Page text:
March is National Colorectal Cancer Awareness Month


There are some facts that make the reason and continued need for raising awareness around a subject abundantly clear. This is especially true of the stark facts surrounding colorectal cancer. Colorectal cancer is the third leading cause of cancer death in the United States and it affects both men and women in almost equal numbers. Every year, about 140,000 Americans get colorectal cancer, and more than 50,000 people die from it. If that does not move it up the awareness priority list, this should: The disease is also highly preventable, treatable, and beatable when caught early. March is National Colorectal Cancer Awareness Month and we want to help stop it in its tracks.

Get Tested

Test avoidance is one of the biggest hurdles in the fight against this disease. Colorectal cancer is one of only a few cancers that can be prevented because, colorectal cancer screening, while can be uncomfortably revealing, allows doctors to find and remove hidden growths called “polyps” before they become cancer. Removing polyps can prevent cancer altogether.

Colon cancer screening tests can also detect cancer at an earlier, more treatable stage. Unfortunately, nearly half of all Americans are not getting the recommended screenings they need. Many deaths expected from colorectal cancer this year could be avoided with wider use of proven screening tests. While the tests may be uncomfortable, embarrassing, or scary, they are our superpower against this disease.

Getting a colonoscopy, which looks at the rectum and entire colon, is the generally preferred way to be screened and can mean end-of-story for colon cancer, cutting the odds of death by more than 50%. That should be motivation enough to be screened. Other approved methods include sigmoidoscopies, which look at the rectum and part of the colon and stool tests that detect blood in fecal matter. Studies show they can lower the number of colorectal cancer deaths by 15% to 33% in people ages 50 to 80 when done every 1 to 2 years. A recently FDA approved stool DNA test is also available but its benefits have not yet been proven yet.

It’s Not Too Early to Think About It

The risk of developing colorectal cancer increases with advancing age. More than 90 percent of cases occur in people aged 50 or older. But it’s not an “older adult’s” disease. According to the American Cancer Society (ACS), there has been a 51% increase in colorectal cancer among those under age 50 since 1994. New cases of colorectal cancer in adults younger than 55 have increased by almost 2% every year since the mid-1990s, and death rates in this age group are also rising, even though colonoscopies are more common. Astonishingly, more than 16,000 people younger than 50 are currently diagnosed with the disease every year. There are 45 new cases each day and 3,600 —10 per day — die from the disease. Additionally concerning is that some studies show that younger people diagnosed have more aggressive cancer with worse prognoses. When discovered, the disease is generally more advanced at stage III or IV in younger people too, which may be a result of the difficulty and decreased likelihood of getting diagnosed when you’re younger than 50. When a young person exhibits symptoms such as blood in the stool, bleeding from the rectum, or stomach cramps, most doctors are not immediately thinking of colorectal cancer.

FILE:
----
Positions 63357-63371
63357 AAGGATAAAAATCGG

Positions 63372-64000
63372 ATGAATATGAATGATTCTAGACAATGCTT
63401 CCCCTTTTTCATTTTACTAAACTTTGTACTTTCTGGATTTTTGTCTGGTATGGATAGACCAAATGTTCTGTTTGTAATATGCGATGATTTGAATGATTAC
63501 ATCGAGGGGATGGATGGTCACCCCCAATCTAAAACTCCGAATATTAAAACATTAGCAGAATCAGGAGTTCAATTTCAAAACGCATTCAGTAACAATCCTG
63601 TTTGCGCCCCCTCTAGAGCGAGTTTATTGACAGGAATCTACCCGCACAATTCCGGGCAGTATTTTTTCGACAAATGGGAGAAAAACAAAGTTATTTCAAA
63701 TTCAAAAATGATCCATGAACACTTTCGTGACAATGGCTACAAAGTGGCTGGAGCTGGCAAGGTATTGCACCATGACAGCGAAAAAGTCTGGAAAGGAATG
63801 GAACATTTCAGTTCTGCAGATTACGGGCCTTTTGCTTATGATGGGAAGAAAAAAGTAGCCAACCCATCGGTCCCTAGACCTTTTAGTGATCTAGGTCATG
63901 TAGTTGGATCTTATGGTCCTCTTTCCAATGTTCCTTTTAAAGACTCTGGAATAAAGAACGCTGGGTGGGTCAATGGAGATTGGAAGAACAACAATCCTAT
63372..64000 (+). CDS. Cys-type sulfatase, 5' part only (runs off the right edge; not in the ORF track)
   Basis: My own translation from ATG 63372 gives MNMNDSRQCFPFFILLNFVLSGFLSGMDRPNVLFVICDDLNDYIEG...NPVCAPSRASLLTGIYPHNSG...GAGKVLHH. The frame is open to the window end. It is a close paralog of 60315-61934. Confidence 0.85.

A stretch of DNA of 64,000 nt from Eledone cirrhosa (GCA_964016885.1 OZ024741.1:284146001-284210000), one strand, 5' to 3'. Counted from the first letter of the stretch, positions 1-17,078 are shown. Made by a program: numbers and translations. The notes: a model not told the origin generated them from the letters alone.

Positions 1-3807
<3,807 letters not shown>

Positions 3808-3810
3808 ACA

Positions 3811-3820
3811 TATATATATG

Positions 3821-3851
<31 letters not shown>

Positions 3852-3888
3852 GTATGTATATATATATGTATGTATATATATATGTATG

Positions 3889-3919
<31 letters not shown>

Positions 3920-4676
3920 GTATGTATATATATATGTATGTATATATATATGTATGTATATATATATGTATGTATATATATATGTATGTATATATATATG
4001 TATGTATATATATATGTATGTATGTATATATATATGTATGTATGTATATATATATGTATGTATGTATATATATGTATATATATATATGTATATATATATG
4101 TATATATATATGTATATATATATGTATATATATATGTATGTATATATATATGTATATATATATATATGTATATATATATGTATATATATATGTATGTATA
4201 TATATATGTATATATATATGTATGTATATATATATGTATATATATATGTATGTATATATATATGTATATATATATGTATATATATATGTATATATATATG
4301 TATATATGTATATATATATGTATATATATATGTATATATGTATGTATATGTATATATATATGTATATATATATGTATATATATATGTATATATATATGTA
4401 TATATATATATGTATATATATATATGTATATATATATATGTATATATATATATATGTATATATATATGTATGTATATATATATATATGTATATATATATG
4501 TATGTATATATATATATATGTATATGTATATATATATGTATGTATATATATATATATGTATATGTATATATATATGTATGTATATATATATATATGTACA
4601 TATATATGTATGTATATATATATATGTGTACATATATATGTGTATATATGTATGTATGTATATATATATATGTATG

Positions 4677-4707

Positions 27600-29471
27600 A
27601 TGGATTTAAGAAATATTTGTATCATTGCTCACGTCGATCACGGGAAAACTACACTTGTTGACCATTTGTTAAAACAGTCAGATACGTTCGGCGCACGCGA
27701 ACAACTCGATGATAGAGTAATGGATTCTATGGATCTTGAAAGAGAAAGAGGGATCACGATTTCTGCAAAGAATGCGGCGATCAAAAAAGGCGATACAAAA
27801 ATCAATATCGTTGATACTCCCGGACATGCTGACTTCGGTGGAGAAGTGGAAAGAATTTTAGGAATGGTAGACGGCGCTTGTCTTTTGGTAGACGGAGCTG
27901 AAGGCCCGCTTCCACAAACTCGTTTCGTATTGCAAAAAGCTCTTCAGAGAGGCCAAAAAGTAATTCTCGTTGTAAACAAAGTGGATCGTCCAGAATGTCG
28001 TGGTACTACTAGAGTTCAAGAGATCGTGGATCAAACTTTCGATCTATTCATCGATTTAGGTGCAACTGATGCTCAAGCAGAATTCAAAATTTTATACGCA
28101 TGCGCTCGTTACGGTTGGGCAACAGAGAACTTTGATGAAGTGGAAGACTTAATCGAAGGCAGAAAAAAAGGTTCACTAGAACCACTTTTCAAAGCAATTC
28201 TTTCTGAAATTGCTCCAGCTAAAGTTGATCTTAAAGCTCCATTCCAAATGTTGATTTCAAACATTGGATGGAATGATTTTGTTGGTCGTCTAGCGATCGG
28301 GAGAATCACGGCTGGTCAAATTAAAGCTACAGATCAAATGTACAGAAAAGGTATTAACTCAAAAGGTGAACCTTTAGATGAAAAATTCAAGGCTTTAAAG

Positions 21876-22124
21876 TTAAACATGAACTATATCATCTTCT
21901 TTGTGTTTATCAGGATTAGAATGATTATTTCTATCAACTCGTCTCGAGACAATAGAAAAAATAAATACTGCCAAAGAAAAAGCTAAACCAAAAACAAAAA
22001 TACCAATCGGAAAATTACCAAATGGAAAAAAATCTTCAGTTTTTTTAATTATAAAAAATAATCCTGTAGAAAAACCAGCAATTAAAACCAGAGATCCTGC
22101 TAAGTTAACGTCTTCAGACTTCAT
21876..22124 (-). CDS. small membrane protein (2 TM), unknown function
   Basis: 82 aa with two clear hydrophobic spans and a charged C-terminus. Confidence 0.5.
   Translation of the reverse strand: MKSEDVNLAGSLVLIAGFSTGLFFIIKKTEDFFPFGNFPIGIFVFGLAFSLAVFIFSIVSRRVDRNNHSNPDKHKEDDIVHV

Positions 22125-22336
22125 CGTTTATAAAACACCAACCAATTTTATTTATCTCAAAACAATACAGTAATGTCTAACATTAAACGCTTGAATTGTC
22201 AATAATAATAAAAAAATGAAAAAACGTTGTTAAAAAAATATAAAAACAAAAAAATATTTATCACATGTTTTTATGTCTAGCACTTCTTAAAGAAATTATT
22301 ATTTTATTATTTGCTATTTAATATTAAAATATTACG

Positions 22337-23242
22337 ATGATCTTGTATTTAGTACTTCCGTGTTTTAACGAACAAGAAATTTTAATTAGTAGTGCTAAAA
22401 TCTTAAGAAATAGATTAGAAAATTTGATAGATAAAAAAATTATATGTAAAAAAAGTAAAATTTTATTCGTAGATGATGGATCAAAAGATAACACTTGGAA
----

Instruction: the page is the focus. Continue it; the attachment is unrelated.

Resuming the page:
Recent findings show similar concerning trends across other higher-income nations and suggest early life exposures may be a contributing factor. A recent study found that during the 10-years leading up until 2014, the incidence of colon cancer in people up to 49 years old rose significantly each year in Denmark (by 3.1%), New Zealand (2.9%), Australia (2.9%), and the U.K. (1.8%). Researchers also found significant increases in the annual incidence of rectal cancer in this age group in Canada (by 3.4%), Australia (2.6%), and the U.K. (1.4%).

What Causes Colorectal Cancer?

Unfortunately, the exact cause of colorectal cancer is yet unknown. There are, however, certain risk factors linked to the disease including age, race, diet, and the use of tobacco and alcohol. Knowing your family history is also key to getting diagnosed. The general population has about a 4% lifetime risk of getting colorectal cancer. That can rise to 80% for people with the inherited Lynch syndrome and to 100% for familial adenomatous polyposis or FAP, both genetic mutations. Still, these associations do not explain the diagnosis for all patients, making screening even more important in catching and fighting the disease.

The Fight is On!

Today, researchers are working to advance our understanding of how to prevent, detect, and treat colorectal cancer. Currently, the most common treatment is the surgical removal of the cancer. Additional standard treatments include chemotherapy, radiation, targeted therapy, radiofrequency ablation, and cryosurgery.

As our understanding of the disease progresses, so too the advances in this disease. Recently, researchers discovered that almost all colorectal cancers seem to express a molecule called GUCY2C. This breakthrough discovery has led to the development of a new colorectal cancer vaccine. The vaccine which is currently in Phase I human trials stimulates a patient’s immune system to attack and destroy the cancer. The first trial of the vaccine was primarily designed to establish a safety profile for the treatment. Ten patients, with either stage I or II colon cancer, were administered a single shot of the vaccine and followed up for six months. The results were positive, with no serious adverse effects reported. These promising results have paved the way for larger human trials. 

While much work needs to be done, researchers are making incredible advances in our understanding of the disease. As that work continues, it is up to all of us to help advance the cause by promoting awareness. 

National Cancer Institute: